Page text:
Everything You Need To Know About Red Teaming in 2018

Introduction

An old military saying states that in a long-running conflict, the opposing parties eventually adopt similar tactics. Well, if there is a long-standing conflict in the digital world today, it is between the intrepid professionals who work to protect their organizations’ data against the ever-present threat of cybercrime — a phenomenon that has continued to evolve in terms of tactics and tools over the last decade.

In this context, there’s nothing more natural than for security teams to adopt the practices employed by cybercriminals to their own benefit. No, your security team will not become a group of digital vigilantes and go out looking for opportunities to attack potential enemies; but if your goal is to stay protected and remain law-abiding, a much more efficient approach is to use the same tools and tactics employed by your adversaries to understand the true level of resilience of your own defenses.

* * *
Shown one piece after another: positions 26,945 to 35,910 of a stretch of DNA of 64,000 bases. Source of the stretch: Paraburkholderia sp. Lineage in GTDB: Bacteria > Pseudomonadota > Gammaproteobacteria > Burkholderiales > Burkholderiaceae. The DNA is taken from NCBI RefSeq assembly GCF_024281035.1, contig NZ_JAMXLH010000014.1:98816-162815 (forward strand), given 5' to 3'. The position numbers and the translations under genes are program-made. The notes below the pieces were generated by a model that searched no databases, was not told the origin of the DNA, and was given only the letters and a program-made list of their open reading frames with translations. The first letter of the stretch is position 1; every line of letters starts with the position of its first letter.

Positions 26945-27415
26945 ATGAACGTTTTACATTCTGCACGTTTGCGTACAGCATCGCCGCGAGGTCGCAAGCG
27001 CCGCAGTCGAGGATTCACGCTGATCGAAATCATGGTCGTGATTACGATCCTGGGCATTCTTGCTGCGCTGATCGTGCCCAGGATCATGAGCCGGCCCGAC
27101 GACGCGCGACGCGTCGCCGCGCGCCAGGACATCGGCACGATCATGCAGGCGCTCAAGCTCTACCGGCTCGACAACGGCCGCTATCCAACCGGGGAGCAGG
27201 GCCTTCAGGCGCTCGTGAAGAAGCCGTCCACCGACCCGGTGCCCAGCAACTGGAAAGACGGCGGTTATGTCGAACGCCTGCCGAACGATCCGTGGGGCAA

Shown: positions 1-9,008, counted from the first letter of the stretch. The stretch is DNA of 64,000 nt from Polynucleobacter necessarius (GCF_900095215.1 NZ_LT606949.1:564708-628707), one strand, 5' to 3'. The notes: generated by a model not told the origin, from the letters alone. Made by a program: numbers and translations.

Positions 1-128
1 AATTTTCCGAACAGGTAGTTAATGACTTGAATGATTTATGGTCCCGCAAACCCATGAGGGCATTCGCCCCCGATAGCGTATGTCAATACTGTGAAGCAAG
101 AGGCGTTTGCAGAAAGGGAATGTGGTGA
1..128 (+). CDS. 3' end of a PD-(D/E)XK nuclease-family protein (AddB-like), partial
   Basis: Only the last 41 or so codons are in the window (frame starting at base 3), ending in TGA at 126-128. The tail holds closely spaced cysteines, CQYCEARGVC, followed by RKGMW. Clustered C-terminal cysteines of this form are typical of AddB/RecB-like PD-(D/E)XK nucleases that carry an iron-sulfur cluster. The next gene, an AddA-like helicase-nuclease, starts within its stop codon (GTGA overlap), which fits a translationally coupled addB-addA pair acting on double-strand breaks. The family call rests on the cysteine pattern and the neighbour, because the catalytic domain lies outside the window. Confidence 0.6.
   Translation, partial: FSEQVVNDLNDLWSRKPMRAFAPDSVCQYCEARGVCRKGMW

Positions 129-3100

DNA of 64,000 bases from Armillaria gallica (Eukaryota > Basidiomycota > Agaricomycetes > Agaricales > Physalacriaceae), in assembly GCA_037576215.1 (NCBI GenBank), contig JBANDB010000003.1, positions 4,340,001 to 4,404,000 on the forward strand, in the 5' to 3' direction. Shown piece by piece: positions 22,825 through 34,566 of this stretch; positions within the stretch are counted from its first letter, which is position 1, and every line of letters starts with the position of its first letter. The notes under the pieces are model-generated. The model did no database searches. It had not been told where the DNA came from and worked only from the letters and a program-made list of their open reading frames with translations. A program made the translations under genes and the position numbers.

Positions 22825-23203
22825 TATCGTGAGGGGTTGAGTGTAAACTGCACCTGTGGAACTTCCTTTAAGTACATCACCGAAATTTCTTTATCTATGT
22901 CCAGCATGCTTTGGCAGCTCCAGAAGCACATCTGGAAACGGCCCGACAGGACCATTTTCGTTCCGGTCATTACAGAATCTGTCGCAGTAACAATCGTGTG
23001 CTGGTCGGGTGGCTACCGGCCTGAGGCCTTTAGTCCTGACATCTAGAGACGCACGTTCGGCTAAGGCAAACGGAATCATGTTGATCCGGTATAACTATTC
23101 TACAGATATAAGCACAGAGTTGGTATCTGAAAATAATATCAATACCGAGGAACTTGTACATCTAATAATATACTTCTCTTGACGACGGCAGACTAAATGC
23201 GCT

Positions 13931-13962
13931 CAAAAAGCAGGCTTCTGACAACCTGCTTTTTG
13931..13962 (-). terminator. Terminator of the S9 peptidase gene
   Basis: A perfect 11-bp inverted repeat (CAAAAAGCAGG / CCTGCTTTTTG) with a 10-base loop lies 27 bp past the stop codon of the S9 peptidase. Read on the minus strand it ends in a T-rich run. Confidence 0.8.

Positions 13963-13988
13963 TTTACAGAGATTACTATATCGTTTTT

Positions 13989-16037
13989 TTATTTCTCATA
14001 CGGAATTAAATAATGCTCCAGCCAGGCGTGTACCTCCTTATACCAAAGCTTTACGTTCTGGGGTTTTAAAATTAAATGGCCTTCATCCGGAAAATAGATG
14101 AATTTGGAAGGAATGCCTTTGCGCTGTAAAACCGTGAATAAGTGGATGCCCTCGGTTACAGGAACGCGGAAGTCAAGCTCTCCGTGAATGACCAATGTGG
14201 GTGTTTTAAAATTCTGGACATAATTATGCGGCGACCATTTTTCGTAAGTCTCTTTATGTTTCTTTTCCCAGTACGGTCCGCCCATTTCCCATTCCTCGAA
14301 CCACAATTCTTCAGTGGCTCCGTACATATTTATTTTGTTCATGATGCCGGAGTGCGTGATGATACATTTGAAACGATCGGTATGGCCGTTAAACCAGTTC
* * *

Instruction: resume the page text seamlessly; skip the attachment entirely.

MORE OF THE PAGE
The concept is not new: For many years, we have done vulnerability assessments and intrusion testing. But in a world where new digital threats are constantly appearing, it is necessary to go further. And that’s exactly where the concept of Red Teaming comes in.

What Is Red Teaming?

As defined by Bryce G. Hoffman, author of one of the leading books on the subject: “Red Teaming is a revolutionary new way to make critical and contrarian thinking part of the planning process of any organization, allowing companies to stress-test their strategies, flush out hidden threats and missed opportunities and avoid being sandbagged by competitors.”

In the context of cybersecurity, Red Teaming is a complete simulation of the behavior of a real adversary such as a cybercriminal. This includes a multilayer approach to security testing that not only exploits vulnerabilities in technology, but also weaknesses in people and processes within (Read more...)

*** This is a Security Bloggers Network syndicated blog from InfoSec Resources authored by Claudio Dodt. Read the original post at: http://feedproxy.google.com/~r/infosecResources/~3/EC1qsTIdBUY/